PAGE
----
Friday, June 19, 2009

What's it all about, Alfy?

This year 2009 marks the 200th anniversary of the birth of a great Victorian, twice. Not only was Charles Darwin, naturalist and discoverer of the modern theory of evolution, born on the 18th of February, 1809; but so too, on 6 August, 1809, was Alfred Tennyson, poet laureate, second most quoted author in The Oxford Dictionary of Quotations, and author of some of the finest poems in the English language.

You'll probably have noticed the books dedicated to, and inspired by, Darwin going about. But you don't hear people going on about Tennyson so much, do you? Oh, no! He only revitalised the language; articulated the doubts and hopes of an entire age; wrote an early feminist work, the long narrative poem The Princess; was friends with many, many other fine writers; and was amongst the first to come to grips, in his poetry with - surprise surprise - current theories of evolution. You never saw Darwin write scientific treatises on current poetry, now, did you? Tennyson's got that one up on the old bugger.

Of course, the Victorians might be a little shocked by this treatment of one of their finest sons, but at the same time I wonder if they wouldn't bear the whole news with equinamity. "Time, like an ever rolling stream/bears all its sons away" saith the poet in that slightly smug, complacent way the poet has of saith-ing things that are undoubtedly true. But in the modern fashion, I think we should react to Tennyson's sorrowful neglect by the literary establishment of the day by granting him the victim status that we grant all our heroes nowadays.

And what a victim he was! Blighted from before his birth by a royal lineage, Tennyson's career was tragically marked out in his teenage years, when he first started writing poetry. Even worse was to come, for during his education, he not only attended the finest, and therefore worst, schools around, but he was also recognised at an early stage for his talent by receiving the Chancellor's Gold Medal for one of his early poems. He was treated disgracefully by his peers, when his published poetry was met with widespread acclaim, and he was later honoured, and obviously horrified, with the title of Poet Laureate. This was bad enough, and the fact that his colleagues attempted, at least, to encourage an incipient alcoholism in Tennyson by sending him a yearly butt of sack was never enough to make up for it. By that time, the damage had well and truly been done. Instead of becoming an alcoholic and drug abuser, and therefore an example to us all, Tennyson died, at the sorrowfully young age of eighty three, driven to an early grave by the love and affection of all around him.

Even after his death, the ignominy continued, with Tennyson's poems being read in schools around the world, and anthologised frequently. People couldn't leave well enough alone; many, indeed, have been moved to tears by his shockingly well-wrought and finely crafted verses. It was not until well in the twentieth century, when education standards began to degrade, and people began to forget about the verse forms, that they really began to deliver Tennyson the neglect and lack of appreciation that he so richly didn't deserve. And isn't that a disgrace!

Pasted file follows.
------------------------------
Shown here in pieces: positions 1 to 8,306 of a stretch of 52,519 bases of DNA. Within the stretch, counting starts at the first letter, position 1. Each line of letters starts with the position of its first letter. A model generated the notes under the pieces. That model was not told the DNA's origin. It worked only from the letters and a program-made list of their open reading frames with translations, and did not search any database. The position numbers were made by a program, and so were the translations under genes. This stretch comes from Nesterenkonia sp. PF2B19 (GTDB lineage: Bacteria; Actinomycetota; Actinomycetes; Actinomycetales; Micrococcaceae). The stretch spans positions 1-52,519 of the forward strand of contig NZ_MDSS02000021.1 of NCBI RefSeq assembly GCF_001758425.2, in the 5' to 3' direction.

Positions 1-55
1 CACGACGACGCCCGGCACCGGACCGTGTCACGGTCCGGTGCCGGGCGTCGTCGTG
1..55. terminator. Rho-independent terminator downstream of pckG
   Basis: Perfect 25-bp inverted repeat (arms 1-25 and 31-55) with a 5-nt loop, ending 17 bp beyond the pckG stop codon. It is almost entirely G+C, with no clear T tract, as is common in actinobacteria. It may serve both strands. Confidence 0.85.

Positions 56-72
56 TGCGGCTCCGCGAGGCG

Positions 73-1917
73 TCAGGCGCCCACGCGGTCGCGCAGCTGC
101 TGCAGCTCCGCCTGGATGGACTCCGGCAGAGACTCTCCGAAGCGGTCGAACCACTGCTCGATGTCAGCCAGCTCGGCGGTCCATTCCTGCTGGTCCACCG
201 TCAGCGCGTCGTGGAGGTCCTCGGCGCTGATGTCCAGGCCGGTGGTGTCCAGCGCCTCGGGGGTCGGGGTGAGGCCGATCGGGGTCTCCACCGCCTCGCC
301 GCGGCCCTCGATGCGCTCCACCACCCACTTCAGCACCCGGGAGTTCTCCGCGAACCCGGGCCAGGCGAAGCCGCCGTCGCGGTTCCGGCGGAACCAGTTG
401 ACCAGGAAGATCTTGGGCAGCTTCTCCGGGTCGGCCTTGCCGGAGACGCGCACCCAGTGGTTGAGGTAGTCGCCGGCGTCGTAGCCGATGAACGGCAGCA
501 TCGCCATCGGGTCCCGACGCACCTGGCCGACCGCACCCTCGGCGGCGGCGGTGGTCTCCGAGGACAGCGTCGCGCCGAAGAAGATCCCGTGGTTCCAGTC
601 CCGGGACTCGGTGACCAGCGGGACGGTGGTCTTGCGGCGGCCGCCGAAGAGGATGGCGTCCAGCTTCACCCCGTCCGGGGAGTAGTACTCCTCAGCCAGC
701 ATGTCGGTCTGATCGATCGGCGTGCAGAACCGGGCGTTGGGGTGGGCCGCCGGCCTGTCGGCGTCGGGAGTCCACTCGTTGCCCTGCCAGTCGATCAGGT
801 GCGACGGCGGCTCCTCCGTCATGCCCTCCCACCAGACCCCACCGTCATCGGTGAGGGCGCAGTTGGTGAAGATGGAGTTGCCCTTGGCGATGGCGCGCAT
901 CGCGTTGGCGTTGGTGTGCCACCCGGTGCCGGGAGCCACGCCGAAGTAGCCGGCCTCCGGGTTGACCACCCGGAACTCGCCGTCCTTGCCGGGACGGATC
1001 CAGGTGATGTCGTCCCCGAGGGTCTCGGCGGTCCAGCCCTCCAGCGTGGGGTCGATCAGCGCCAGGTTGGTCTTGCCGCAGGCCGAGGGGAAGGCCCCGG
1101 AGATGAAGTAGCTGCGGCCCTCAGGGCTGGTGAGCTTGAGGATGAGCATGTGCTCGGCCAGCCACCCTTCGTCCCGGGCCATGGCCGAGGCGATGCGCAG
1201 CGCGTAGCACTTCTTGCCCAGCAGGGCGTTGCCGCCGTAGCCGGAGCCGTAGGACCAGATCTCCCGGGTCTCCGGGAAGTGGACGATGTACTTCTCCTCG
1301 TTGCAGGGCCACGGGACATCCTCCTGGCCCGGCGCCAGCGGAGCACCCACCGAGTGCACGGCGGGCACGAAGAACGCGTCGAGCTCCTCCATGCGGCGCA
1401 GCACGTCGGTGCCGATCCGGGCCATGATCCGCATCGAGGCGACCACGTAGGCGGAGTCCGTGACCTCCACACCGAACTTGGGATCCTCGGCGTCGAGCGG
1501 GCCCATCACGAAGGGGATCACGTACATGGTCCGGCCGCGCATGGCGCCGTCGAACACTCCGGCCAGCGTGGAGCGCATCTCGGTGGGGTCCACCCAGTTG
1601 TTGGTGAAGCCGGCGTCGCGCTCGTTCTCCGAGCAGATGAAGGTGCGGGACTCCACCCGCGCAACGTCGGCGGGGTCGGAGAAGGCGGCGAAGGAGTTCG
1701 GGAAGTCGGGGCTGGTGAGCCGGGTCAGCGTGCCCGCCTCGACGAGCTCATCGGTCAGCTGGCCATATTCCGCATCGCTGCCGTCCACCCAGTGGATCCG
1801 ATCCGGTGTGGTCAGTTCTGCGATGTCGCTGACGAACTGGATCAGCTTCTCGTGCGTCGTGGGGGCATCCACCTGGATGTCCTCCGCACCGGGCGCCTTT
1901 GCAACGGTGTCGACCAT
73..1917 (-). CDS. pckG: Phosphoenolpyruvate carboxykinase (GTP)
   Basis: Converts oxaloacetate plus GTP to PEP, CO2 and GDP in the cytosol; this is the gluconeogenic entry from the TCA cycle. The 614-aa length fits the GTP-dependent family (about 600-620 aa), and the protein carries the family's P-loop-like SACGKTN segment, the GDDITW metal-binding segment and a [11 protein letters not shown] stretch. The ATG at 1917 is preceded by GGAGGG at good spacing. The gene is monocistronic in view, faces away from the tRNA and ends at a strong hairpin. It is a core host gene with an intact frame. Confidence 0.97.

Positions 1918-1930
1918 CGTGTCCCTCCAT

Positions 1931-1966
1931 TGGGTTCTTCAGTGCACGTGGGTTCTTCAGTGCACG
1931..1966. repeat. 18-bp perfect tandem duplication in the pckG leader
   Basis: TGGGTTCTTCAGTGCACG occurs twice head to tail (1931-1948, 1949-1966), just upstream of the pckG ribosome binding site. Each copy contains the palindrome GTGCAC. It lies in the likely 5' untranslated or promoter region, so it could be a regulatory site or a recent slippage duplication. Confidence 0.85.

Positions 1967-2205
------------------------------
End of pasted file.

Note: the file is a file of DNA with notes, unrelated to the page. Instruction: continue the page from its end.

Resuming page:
So, drawing to my conclusion, I find, surprisingly, that I agree with you people. Fine! Have it your way. Neglect poor old Alfred, some 120 years after he's dead. See if he cares. It's not as if he couldn't have done with any of that ignorance and abuse when he was alive, after all. As a matter of fact, if you're going to completely ignore Tennyson, why not direct some of that neglect in Darwin's way as well? It's high time, clearly, that he got some of the same treatment as well. Come on, people! It's not as if Darwin's going to come alive again, is it? Neglect him while there's still time! There's so much less we can do for him!

Just be careful, or you might get a statue for yourself in Trinity College, too.


Alexis, Baron von Harlot said...

It's Errol Flynn's 100th today.

Alexis, Baron von Harlot said...

And we celebrated (?) the centenary of Algernon Charles Swinburne's death in April. Where are the Swinburne conferences, I ask you?

TimT said...

This ere Chesterton I'm reading has this to say on the matter, when Tennyson was only 100 years old: "But that Tennyson was a poet is as solid and certain as that Roberts is a billiard player. That Tennyson was an astonishingly good poet is as certain as that roberts is an astonishingly good billiard player."

Not knowing who Roberts is, I can't say for sure, but it certainly sounds about right.

M-H said...

Thanks for this. My father was a huge Tennyson fan - I think T. was much better appreciated in the first decades of last century when my father was at school. He used to read the long mock-medieval poems to me when I was young: "It was the time when lilies blow, and clouds are highest up in air. Lord Ronald brought a snow-white doe unto his cousin the Lady Clare. I trow they did not part in scorn, for lovers long-betrothed were they. They were to wed the morrow morn - God's blessing on the day!" And of course 'The mirror cracked from side to side...!"

I read Crossing the Bar at his funeral, and later at Uni (a very mature student, me) I returned to those poems and learned to read them all over again. I still love them.

TimT said...

He's fabulous. I love his shorter lyrics from The Princess, and a lot of his mock medieval stuff, and even his umpty-tumpty-tum patriotic verse. And some of his lines are just so resonant: "Oh sorrow, live with me and be my friend...." etc.

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